We are not whole as a nation. Echoes of my conversation with my uncle are happening — or stifled by discomfort — at dining room tables across the country. The chasm between us seems to be widening and many of my fellow progressives say, “We have no obligation to meet our political adversaries.” I understand that, too. As my uncle had suggested, who is going to change their positions? And maybe that’s the point. It’s not about our opinions or even our beliefs, it’s about our bonds. That’s why my uncle didn’t want to talk to me — he was afraid talking would destroy us. Healing this uncivil war, especially within our own families, is not about changing our minds or even our hearts but first creating a space where we can meet unarmed. Here, an opening can occur. We are not abandoning our principles, but expanding our points of view.

What I have learned in this pause at home in Utah’s red rock desert is that beauty is grace and in grace there is wholeness. Days can pass by simply watching light traverse the sandstone face of a mesa; the shape-shifting of clouds casting shadows on the land. In drought the rains will come when the sweet scent of sage meets the smell of petrichor that heralds an incoming storm, and a night sky of stars holds our humility and wonder as the Milky Way arches over us. This is desert grace, unearned, without merit, a beauty wholly present within the nature of things.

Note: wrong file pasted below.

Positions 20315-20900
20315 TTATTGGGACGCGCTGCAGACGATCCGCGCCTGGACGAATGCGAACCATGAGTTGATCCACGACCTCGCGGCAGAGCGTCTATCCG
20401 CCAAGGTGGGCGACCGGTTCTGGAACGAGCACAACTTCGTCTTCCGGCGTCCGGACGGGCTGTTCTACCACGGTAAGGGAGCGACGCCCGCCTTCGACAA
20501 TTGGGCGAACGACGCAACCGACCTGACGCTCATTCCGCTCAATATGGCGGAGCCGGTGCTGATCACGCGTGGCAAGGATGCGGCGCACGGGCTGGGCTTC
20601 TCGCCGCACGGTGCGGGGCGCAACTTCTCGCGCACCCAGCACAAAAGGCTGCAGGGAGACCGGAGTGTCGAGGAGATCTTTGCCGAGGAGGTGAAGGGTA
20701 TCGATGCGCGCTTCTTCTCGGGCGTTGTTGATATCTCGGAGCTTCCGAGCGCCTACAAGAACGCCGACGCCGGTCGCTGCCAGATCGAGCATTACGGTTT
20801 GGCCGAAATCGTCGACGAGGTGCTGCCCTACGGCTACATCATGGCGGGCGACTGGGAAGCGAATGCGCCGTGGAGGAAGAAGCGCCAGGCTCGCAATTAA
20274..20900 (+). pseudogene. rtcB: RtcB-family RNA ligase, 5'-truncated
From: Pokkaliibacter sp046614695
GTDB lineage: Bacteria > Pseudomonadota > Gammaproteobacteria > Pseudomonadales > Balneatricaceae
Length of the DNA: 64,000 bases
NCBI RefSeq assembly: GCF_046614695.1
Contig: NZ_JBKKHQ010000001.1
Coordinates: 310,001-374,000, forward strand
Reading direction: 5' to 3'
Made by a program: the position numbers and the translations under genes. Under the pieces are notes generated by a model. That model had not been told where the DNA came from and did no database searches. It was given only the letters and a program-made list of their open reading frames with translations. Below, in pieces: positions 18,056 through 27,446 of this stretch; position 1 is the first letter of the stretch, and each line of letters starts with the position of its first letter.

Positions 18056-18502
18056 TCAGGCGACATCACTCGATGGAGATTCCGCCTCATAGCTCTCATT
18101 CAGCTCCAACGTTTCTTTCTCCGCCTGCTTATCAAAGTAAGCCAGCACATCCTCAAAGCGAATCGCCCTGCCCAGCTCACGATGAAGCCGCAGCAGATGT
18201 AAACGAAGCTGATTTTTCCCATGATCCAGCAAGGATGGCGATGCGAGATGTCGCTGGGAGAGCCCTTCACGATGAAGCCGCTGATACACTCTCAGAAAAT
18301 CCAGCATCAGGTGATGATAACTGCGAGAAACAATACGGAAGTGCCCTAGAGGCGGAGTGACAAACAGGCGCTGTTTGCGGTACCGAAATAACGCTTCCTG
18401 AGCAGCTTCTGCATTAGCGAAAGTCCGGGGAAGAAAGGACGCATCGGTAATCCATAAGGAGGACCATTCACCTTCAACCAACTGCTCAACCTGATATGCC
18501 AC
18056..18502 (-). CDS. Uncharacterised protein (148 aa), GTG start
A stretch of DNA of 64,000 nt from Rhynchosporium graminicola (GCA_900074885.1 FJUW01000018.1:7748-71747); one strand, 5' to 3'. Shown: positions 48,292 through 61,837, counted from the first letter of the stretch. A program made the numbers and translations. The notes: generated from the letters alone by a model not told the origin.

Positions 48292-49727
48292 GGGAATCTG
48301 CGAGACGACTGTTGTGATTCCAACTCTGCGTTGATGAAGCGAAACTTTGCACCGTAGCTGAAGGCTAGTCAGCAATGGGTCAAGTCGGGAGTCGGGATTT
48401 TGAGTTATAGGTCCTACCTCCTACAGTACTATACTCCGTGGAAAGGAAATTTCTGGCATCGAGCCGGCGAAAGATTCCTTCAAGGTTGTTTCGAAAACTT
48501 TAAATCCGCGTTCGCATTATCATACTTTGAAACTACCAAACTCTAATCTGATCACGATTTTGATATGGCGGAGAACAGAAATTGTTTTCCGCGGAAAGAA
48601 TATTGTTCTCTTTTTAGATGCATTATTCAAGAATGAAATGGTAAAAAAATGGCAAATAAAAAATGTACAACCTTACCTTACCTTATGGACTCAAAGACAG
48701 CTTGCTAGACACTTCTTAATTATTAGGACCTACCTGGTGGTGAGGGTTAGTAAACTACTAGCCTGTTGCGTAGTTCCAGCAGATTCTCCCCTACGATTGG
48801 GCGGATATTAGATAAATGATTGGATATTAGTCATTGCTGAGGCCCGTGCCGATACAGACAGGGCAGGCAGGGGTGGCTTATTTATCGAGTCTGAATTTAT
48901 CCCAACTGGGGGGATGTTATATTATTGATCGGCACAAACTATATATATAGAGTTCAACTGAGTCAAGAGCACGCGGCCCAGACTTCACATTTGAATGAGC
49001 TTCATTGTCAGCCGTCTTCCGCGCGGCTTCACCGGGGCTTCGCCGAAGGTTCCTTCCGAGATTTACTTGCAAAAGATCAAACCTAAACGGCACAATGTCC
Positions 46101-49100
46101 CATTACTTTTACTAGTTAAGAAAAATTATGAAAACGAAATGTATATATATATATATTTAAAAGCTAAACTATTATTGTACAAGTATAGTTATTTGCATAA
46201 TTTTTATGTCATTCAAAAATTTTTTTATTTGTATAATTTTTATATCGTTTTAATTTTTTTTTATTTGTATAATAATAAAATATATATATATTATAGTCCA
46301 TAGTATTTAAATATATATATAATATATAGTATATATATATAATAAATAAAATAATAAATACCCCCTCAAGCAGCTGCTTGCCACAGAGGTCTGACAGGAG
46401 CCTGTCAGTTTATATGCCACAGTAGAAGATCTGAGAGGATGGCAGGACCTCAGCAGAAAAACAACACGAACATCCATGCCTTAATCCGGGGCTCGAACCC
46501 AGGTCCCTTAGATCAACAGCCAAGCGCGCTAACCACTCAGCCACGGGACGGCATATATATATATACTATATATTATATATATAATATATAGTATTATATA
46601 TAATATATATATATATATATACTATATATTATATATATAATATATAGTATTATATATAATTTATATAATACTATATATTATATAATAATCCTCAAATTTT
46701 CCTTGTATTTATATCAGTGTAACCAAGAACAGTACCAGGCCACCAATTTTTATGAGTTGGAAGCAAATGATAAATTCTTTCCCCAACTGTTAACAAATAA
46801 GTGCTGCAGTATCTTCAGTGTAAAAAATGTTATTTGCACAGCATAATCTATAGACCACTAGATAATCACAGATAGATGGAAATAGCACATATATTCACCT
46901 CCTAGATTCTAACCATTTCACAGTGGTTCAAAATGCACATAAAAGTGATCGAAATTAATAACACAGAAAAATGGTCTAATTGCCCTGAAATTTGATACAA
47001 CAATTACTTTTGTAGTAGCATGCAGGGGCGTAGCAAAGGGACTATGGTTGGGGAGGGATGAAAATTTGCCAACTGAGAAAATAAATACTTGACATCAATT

My uncle is a spiritual man, and a religious one. In the 1980s, he served as the mission president for the Mormon Church in the Boston area. I remember visiting my aunt and uncle in Cambridge then, staying in the magnificent white clapboard home with black shutters on Hawthorne Street. The next day, we drove to Maine. We stopped at the Rachel Carson National Wildlife Refuge near Kennebunkport, where they had a church service to attend to the next day.

Rachel Carson was among my favorite writers. Rich knew this. We discussed her landmark book, Silent Spring, as we walked along the edge of the tidal salt marsh. I recall how quiet Rich became while my aunt Ruth and I talked about family, noting the black-bellied plovers probing the mudflats. Rich scanned the estuary; his eyes miss little, a gift he calls “having gamey eyes.” In that moment, we were bound once again by our love of nature’s beauty, regardless of our political and religious differences that too often seem as vast as an ocean between continents.

Perhaps, the divide between us in this country is not about politics, but imagination. Can we imagine something beyond individual points of view? Do we have the capacity to listen beyond words to a deeper place of dwelling, in the way nature asks us to be still and present with other species: a great egret fishing the edges, a mink who surfaces like a wish? I will try depoliticizing my writing as my uncle has exhorted me to do, because I know beauty is the bedrock of my political life — and I will trust our conversations will continue with an unexpected grace.


And so I begin.

In the red rock desert of Utah where I live, meadowlarks are singing with the full force of Spring.

Terry Tempest Williams is writer-in-residence at Harvard Divinity School and divides her time between Cambridge and Utah. Send comments to magazine@globe.com.